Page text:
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16.6: Nucleic Acids- Parts, Structure, and Function

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  • Learning Objectives

    • Describe the two types of nucleic acids and the function of each type.
    • Describe the secondary structure of DNA and the importance of complementary base pairing.
    • Describe how a new copy of DNA is synthesized.

    The repeating, or monomer, units that are linked together to form nucleic acids are known as nucleotides. The deoxyribonucleic acid (DNA) of a typical mammalian cell contains about 3 × 109 nucleotides. Nucleotides can be further broken down to phosphoric acid (H3PO4), a pentose sugar (a sugar with five carbon atoms), and a nitrogenous base (a base containing nitrogen atoms).

    \[\mathrm{nucleic\: acids \underset{down\: into}{\xrightarrow{can\: be\: broken}} nucleotides \underset{down\: into}{\xrightarrow{can\: be\: broken}} H_3PO_4 + nitrogen\: base + pentose\: sugar}\]

    If the pentose sugar is ribose, the nucleotide is more specifically referred to as a ribonucleotide, and the resulting nucleic acid is ribonucleic acid (RNA). If the sugar is 2-deoxyribose, the nucleotide is a deoxyribonucleotide, and the nucleic acid is DNA.

    Figure 1.jpg

    The nitrogenous bases found in nucleotides are classified as pyrimidines or purines. Pyrimidines are heterocyclic amines with two nitrogen atoms in a six-member ring and include uracil, thymine, and cytosine. Purines are heterocyclic amines consisting of a pyrimidine ring fused to a five-member ring with two nitrogen atoms. Adenine and guanine are the major purines found in nucleic acids (Figure \(\PageIndex{1}\)).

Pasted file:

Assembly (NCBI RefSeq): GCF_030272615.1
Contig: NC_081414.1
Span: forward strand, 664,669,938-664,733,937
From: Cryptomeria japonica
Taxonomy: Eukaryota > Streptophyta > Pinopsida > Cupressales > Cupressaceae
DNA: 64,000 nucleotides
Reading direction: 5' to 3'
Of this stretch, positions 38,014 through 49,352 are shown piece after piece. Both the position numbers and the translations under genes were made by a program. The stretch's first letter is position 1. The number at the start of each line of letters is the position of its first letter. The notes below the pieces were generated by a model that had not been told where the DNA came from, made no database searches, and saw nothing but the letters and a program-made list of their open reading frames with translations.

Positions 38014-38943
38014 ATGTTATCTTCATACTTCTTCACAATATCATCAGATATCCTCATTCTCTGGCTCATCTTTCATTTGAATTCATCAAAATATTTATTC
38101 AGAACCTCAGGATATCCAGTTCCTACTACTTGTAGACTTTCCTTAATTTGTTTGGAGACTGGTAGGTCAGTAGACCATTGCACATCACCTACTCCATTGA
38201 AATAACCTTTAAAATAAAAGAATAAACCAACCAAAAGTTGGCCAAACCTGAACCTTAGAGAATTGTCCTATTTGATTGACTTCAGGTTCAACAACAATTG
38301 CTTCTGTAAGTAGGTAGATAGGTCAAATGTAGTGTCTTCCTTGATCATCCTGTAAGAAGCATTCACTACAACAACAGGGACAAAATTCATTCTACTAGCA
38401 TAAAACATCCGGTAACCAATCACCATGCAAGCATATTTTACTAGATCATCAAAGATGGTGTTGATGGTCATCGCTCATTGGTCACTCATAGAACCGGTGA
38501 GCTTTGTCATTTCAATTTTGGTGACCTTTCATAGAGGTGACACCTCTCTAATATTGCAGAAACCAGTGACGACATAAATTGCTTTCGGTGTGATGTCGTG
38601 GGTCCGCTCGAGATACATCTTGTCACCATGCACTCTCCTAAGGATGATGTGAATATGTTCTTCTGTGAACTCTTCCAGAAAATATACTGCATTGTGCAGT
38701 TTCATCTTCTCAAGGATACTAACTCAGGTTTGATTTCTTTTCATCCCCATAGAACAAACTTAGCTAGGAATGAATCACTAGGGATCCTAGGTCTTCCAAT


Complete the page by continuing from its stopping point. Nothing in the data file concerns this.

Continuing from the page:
Figure 2.jpg
    Figure \(\PageIndex{1}\) The Nntrogenous bases found in DNA and RNA.

    The formation of a bond between C1′ of the pentose sugar and N1 of the pyrimidine base or N9 of the purine base joins the pentose sugar to the nitrogenous base. In the formation of this bond, a molecule of water is removed. Table \(\PageIndex{1}\) summarizes the similarities and differences in the composition of nucleotides in DNA and RNA.

    The numbering convention is that primed numbers designate the atoms of the pentose ring, and unprimed numbers designate the atoms of the purine or pyrimidine ring.

    Table \(\PageIndex{1}\) Composition of Nucleotides in DNA and RNA.
    Composition DNA RNA
    purine bases adenine and guanine adenine and guanine
    pyrimidine bases cytosine and thymine cytosine and uracil
    pentose sugar 2-deoxyribose ribose
    inorganic acid phosphoric acid (H3PO4) H3PO4

    The names and structures of the major ribonucleotides and one of the deoxyribonucleotides are given in Figure \(\PageIndex{2}\).

    Figure 3.jpg
    Figure \(\PageIndex{2}\) The pyrimidine and purine nucleotides

    Apart from being the monomer units of DNA and RNA, the nucleotides and some of their derivatives have other functions as well. Adenosine diphosphate (ADP) and adenosine triphosphate (ATP), shown in Figure \(\PageIndex{3}\), have a role in cell metabolism. Moreover, a number of coenzymes, including flavin adenine dinucleotide (FAD), nicotinamide adenine dinucleotide (NAD+), and coenzyme A, contain adenine nucleotides as structural components.

    Figure \(\PageIndex{3}\) Structures of two important adenine-containing nucleotides.